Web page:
Groningen in the Netherlands has made available a small hydrogen powered e-bike fleet to the various departments of its municipality as part of a trial to reduce the emissions output of its transport.
Utilising 100% ‘Green hydrogen’ with origins stemming from a nearby solar power plant, the e-bike trial sits alongside a broader hydrogen vehicle fleet that includes refuse trucks, vans and some passenger cars.
Local news reports that Gerrit Griffioen, head of the Central Workshop of the Municipality of Groningen has held an ambition to try the bike for a few years, but was holding out to the point where the hydrogen could be supplied locally. The Holthausen gas station in Groningen is now able to do so.
The Hydrogen e-bike concept has been around for a few years, with electric cargo bike firm EAV the latest to deliver on a hydrogen fuel cell powered vehicle. It is however up for discussion just how viable the technology is for smaller vehicles in particular with many experts suggesting the technology is far more likely to succeed in sectors like shipping, off-road vehicles and long-haul aviation. There is little escaping that the storage required to gain the propulsion adds some weight, particularly in the context of batteries.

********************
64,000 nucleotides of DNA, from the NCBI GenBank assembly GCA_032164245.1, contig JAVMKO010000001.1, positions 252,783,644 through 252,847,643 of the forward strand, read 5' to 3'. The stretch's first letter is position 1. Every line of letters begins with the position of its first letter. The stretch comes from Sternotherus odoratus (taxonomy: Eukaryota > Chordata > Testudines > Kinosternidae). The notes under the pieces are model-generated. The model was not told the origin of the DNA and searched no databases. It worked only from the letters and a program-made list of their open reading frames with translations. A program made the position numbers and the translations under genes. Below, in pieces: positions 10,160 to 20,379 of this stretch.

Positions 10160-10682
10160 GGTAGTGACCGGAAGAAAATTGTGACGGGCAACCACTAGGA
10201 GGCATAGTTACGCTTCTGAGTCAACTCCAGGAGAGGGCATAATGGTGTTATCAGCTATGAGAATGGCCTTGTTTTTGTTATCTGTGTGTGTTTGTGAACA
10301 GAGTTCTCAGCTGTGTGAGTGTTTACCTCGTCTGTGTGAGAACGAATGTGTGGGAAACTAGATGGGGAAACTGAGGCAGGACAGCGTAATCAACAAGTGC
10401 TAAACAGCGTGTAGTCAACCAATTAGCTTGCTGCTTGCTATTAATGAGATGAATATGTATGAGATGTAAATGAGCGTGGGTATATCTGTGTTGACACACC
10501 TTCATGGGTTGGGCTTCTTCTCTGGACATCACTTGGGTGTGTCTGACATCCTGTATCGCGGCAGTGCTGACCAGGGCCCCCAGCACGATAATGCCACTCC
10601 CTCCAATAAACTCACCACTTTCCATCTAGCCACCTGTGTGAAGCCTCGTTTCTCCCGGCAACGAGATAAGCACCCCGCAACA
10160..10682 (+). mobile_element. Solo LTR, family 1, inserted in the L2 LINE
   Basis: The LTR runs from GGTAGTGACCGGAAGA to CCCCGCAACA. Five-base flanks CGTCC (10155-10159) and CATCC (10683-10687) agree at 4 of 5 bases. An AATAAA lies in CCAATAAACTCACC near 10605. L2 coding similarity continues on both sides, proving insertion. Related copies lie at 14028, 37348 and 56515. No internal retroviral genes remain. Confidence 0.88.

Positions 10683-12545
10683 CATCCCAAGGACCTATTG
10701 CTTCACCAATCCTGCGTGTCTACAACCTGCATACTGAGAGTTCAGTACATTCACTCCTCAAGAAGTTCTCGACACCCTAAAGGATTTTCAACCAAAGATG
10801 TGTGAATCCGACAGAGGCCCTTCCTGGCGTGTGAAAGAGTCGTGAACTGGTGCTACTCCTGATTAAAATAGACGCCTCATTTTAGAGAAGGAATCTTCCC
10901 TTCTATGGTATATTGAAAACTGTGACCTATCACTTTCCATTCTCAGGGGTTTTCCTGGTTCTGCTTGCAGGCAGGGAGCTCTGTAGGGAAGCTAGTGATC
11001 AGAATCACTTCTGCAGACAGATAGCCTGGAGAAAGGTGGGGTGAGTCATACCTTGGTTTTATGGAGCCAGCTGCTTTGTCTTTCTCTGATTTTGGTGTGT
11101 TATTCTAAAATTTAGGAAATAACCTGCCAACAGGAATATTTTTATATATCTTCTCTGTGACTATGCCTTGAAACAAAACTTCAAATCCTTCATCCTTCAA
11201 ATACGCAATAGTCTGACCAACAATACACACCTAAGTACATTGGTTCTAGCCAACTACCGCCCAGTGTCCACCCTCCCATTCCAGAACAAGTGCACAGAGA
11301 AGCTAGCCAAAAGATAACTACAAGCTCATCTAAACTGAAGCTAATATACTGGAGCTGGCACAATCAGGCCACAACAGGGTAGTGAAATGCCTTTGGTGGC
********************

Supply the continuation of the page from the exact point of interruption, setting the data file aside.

Posting on the roll out of the hydrogen bike fleet, Dick van Goch, the bike’s importer wrote: “The bicycle fits in with the municipality’s intention to make the city center of Groningen emission-free. This could also be done with electric vehicles, but they would be too much of a burden on the electricity network. The hydrogen supplied by Holthausen is 100% green, because it is generated by the solar park next to the filling station.”
If the pilot proceeds more bikes will be brought in with a target price reduction on the current limited model of around €2,500.
Yesterday the UK Government revealed more detail on its Hydrogen strategy, announcing 5GW of low carbon hydrogen production capacity by 2030. The output proposed has been questioned by critics who suggest the figures would equate to powering just 0.2% of UK homes. Hydrogen is expected to have a greater impact on assisting lowering emissions from 2030 onwards.